The unique British Guiana 1c magenta, the world’s rarest stamp, will come up for auction on June 17. Its pre-sale estimate is $10-20 million.

The rarity, which has not been seen in public since 1986, will be auctioned by Sotheby’s in New York and will visit London and Hong Kong before the sale.

It had belonged to multimillionaire John du Pont and languished in a bank vault after his conviction in 1997 for killing a wrestler at his family mansion.

The 1856 British Guiana issue was locally printed when a shipment from Waterlow’s in London did not arrive, and there is one surviving example of the 1c.

In 1873, L. Vernon Vaughan, a 12-year-old Scottish schoolboy living with his family in British Guiana, found the stamp among a group of family papers bearing many British Guiana issues. He later sold the stamp to another local collector in British Guiana, for several shillings.

The 1c was bought by the famous Count Philippe von Ferrary in 1878. After World War I, France seized his collection, which had been donated to the Postmuseum in Berlin, as part of the war reparations due from Germany, and sold the stamp in 1922 as one of a series of celebrated auctions from 1920–25.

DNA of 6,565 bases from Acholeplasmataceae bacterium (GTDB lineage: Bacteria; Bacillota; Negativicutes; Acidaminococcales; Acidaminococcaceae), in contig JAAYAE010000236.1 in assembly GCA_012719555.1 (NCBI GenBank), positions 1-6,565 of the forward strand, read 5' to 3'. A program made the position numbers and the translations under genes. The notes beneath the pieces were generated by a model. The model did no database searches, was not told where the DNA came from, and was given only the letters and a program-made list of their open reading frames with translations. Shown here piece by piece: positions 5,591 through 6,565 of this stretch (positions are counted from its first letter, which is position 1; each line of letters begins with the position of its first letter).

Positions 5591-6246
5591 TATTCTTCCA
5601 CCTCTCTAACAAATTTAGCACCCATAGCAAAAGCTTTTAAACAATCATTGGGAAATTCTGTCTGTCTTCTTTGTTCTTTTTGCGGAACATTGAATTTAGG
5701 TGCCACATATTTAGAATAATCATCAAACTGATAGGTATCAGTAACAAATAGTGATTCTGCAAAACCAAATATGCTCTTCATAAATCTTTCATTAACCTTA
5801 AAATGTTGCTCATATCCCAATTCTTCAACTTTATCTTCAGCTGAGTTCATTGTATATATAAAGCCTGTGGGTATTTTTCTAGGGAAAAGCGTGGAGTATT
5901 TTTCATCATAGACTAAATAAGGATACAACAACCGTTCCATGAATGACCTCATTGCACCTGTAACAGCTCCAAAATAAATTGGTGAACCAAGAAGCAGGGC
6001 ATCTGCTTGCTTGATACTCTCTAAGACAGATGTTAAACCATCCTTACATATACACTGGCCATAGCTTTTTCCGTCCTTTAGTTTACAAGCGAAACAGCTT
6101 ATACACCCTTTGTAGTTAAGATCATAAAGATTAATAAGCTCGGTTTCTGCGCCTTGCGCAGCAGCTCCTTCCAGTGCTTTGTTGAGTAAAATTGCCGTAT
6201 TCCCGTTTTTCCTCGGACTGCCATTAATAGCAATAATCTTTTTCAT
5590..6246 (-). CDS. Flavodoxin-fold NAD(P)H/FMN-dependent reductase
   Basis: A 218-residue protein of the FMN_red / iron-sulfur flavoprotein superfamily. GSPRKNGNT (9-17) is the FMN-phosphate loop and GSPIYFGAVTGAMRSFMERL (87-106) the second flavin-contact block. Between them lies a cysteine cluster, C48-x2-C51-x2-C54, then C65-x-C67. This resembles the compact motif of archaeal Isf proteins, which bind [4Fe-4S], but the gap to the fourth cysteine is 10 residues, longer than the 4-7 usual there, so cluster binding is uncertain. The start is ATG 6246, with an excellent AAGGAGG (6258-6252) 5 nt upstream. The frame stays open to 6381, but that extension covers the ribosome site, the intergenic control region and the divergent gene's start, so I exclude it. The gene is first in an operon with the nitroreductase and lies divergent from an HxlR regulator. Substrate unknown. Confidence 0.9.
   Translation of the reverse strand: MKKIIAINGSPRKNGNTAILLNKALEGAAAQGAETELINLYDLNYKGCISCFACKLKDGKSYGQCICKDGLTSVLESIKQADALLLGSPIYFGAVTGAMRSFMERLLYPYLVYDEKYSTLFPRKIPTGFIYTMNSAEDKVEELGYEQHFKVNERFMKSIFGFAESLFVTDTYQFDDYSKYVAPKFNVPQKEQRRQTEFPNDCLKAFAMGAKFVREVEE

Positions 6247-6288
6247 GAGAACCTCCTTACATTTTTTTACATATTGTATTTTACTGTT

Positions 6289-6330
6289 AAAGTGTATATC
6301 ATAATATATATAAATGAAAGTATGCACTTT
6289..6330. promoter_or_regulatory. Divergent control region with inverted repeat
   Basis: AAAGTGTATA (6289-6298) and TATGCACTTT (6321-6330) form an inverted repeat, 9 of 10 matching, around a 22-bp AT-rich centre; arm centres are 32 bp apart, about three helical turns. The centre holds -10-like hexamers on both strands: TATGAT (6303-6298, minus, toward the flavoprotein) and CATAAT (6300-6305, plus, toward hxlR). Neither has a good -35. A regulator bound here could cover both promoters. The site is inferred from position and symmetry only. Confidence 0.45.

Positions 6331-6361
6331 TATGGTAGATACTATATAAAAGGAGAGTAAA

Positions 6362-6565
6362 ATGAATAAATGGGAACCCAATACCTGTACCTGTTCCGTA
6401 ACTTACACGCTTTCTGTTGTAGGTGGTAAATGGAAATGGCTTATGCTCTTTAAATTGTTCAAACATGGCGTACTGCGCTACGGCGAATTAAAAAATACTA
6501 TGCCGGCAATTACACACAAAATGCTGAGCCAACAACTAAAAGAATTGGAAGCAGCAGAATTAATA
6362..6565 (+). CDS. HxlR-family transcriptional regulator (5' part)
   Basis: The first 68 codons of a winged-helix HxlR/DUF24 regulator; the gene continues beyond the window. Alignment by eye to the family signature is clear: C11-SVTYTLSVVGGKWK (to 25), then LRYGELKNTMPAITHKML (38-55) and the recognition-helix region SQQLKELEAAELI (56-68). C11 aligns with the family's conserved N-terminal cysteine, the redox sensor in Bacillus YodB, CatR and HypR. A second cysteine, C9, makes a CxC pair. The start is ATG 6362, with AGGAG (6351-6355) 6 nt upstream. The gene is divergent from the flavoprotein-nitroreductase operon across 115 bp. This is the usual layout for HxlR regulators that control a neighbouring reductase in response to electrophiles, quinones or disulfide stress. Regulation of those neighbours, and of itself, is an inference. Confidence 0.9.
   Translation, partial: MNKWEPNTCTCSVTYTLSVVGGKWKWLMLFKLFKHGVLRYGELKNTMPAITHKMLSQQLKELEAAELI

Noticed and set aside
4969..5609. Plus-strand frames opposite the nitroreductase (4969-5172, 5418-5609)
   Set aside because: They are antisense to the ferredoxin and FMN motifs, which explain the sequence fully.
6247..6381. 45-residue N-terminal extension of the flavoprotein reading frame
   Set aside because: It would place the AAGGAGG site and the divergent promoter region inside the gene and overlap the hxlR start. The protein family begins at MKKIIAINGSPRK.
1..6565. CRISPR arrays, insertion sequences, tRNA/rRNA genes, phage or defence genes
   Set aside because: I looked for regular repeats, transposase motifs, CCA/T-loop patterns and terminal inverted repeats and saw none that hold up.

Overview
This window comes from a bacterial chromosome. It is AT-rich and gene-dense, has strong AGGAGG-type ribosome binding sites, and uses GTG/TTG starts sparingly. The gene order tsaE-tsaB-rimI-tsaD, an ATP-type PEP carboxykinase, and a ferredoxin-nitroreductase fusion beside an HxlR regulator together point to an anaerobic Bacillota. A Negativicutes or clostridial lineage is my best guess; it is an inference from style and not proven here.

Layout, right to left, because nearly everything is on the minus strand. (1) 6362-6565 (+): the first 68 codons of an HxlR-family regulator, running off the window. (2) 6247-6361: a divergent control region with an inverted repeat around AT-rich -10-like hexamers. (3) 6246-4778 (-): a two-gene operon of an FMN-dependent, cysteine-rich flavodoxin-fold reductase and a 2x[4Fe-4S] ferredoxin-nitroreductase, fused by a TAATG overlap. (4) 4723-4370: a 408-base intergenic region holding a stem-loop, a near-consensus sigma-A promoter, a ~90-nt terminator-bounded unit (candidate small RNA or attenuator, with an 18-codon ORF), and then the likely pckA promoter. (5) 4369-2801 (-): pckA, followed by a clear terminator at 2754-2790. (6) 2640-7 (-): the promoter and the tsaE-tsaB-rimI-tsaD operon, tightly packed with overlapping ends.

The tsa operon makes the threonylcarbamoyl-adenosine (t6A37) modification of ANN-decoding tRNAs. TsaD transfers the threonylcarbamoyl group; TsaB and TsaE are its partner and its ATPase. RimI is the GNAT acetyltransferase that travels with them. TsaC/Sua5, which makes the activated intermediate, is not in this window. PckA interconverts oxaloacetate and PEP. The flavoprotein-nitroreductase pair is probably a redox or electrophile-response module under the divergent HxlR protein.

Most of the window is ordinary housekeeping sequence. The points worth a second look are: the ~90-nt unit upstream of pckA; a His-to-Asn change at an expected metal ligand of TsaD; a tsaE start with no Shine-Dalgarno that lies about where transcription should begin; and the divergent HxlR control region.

It was bought by noted philatelist Arthur Hind, for its first auction-record price of $35,000, followed by Australian engineer Frederick T. Small; then a consortium headed by Irwin Weinberg; and then by du Pont, who was heir to a chemical company fortune and an avid collector. Du Pont paid $935,000 for the stamp in a 1980 auction, and exhibited it several times. He died in prison in 2010.

The current auction record for a single stamp is 2,875,000 Swiss francs (approximately US$2.2 million), set by the Swedish treskilling yellow in 1996.